How to Consistently Reduce Debt?

Couple looking at their finance
5 Strategies to reduce your debt

Saving for a deposit is not easy as it is, but how about when you have existing debt standing in between you and your financial goals? Struggling with debt is a common problem for Australians: a review by the Australian Securities & Investments Commission revealed that one in six Australian consumers is grappling with credit card debt.

In addition to making it harder to qualify for a home loan, debt can have a negative effect on an individual’s physical and mental well-being. While it can feel overwhelming to deal with, it might be possible to pay off your debt sooner than you think. The rewards are worth it, as being debt-free will improve your standing remarkably when it comes to getting a mortgage.

Here are 5 strategies that actually work to reduce your existing debt:

1. Stop Adding More Debt

Sure, this won’t help you get out of your existing debt, but it is essential to paving your way to a debt-free future. Adding on debt halts any progress that is made and can be very demoralising, whereas reducing debt will feel empowering as you regain control. You might want to consider getting rid of your credit cards. It is also a good idea to put together a small emergency fund ($1000-2000 for example) to fall back on. This way, you won’t have to rely on more credit if an emergency comes up!

2. Create a debt payoff plan

Now you might have one or multiple sources of debt. While making the minimum payments to each account, there are a couple of different strategies you might want to consider.

  • Debt Avalanche: Start with the debt that has the highest interest rate and work your way down to the one with the lowest interest rate. With this strategy, you will save money by paying less in interest. This strategy requires some persistency, as it might take a while to get the first debt ticked off your list.
  • Debt Snowball: Put all extra money towards the smallest debt, building your way up to the one with the largest balance. The reason people like to do this is because the sense of achievement when you pay off a debt entirely is unmatched. There is no doubt mental well-being is improved enormously when there is one less account to think about. Getting the taste of a small win at the start is great for staying motivated too!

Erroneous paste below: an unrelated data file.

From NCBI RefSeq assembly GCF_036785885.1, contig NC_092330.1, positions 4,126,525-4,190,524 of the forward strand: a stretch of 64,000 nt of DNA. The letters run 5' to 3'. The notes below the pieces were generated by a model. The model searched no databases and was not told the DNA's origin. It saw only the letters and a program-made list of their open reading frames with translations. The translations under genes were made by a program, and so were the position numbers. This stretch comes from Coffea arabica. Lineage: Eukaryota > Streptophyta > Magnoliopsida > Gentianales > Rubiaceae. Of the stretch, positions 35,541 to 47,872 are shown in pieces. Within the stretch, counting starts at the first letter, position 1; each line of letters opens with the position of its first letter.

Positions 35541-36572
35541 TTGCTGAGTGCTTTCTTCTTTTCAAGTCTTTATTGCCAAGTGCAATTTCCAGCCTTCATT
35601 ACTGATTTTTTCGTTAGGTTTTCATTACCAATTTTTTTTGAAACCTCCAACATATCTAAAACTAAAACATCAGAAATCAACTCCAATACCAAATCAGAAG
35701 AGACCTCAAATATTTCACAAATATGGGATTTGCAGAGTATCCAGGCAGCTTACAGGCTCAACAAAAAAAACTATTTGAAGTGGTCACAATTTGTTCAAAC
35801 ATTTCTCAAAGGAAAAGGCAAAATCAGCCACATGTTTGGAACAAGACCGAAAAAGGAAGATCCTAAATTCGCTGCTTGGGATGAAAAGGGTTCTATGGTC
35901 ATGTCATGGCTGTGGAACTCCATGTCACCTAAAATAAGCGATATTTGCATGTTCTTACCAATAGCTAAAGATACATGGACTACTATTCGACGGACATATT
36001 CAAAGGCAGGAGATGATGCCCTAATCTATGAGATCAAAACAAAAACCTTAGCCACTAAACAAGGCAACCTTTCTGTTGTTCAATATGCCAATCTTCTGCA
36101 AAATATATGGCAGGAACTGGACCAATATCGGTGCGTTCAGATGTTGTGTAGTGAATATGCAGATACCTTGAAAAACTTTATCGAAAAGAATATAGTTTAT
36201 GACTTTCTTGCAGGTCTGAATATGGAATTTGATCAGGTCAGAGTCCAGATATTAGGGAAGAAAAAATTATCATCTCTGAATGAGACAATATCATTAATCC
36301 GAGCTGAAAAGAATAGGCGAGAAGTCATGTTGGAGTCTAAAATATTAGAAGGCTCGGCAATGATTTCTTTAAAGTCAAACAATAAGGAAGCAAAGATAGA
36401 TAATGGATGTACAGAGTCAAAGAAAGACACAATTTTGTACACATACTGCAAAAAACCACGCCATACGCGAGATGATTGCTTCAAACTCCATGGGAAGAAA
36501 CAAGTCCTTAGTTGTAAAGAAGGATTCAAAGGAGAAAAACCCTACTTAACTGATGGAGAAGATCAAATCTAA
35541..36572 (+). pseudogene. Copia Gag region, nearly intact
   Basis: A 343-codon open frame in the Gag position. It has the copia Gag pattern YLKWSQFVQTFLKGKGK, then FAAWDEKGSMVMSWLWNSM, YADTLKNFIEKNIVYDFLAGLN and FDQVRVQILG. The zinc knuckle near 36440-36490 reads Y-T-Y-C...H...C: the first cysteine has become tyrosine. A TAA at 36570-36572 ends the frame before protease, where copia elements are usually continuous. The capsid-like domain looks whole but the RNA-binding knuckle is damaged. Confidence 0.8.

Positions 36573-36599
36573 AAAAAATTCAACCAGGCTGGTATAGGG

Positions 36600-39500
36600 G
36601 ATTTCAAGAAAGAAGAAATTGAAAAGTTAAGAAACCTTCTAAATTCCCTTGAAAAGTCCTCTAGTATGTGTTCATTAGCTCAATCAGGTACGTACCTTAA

In addition to this, some people prefer to pay off the debt that has the biggest emotional impact on them first. For example, they might prioritise paying off debt to parents or friends. Select your approach based on your own priorities and situation, then stick to your plan!

3. Include Debt Payments in Your Budget

Paying off debt is no fun, so it is easiest to establish some rules to adhere to consistently. Although your debt is not urgent in the same way as rent or utilities, try to think of it in the same way. Treat your debt like a bill and budgeting a manageable amount for it every month. If you leave it to the end of the week or month to put what’s left of towards your debt, you might find yourself hard-pressed to come up with much.

4. Create a Zero-Sum Budget

You’ve probably heard this a million times, but a good budget must be doable.  What you might not have heard of is a zero-sum budget. A zero-sum budget stands for budgeting ALL the money you make towards something, including your debt and the occasional splurge. Many people make the mistake of budgeting nothing for the fun things in life, which is not a way to live in the long run. Another mistake is to just spend uncontrollably on food, drinks and new stuff when you have extra cash. It makes more sense to put a small amount of money aside every week for splurging, then treat yourself strictly within that. We guarantee it feels even better to splurge when it’s in your budget and earnt!

5. Track Your Spending

We know – this is another one of those tips that gets repeated time and time again yet is so difficult to keep doing. Well, it used to be! The digital age has brought about so many new tools to regain control of our finances. Spending tracking apps are a real godsend to those of us who find our extra cash trickling away to barista coffees, nights out and buying new clothes out of boredom. ASIC has built a free app called TrackMySPEND, but there are multiple other alternatives available as well.

Paying Off Debt Improves Your Credit Score

Debt is an important component of your financial situation overall. It directly impacts your credit score and consequently your ability to get a loan. It is worth it to put together a plan for paying off at least some of your existing debt, as it will make you appeal more trustworthy and stable in the eyes of lenders.

Sadly, we often hear from our customers that their debt makes them feel completely defeated when it comes to buying a house. Sure, it is an uphill journey to first pay off debt and then try to save up a 20% deposit.

Our low deposit program is designed to help home buyers who may struggle in gathering a full deposit together or may need that additional top up. Depending on your situation, you may qualify for a deposit boost through our financial programs. Contact one of our consultants today to find out if we can help you speed track your way to homeownership!

Was this page helpful?

Share with your friends: 

Share on facebook
Share on twitter
Share on pinterest
Share on email

looking for more?

search home designs now

you might also like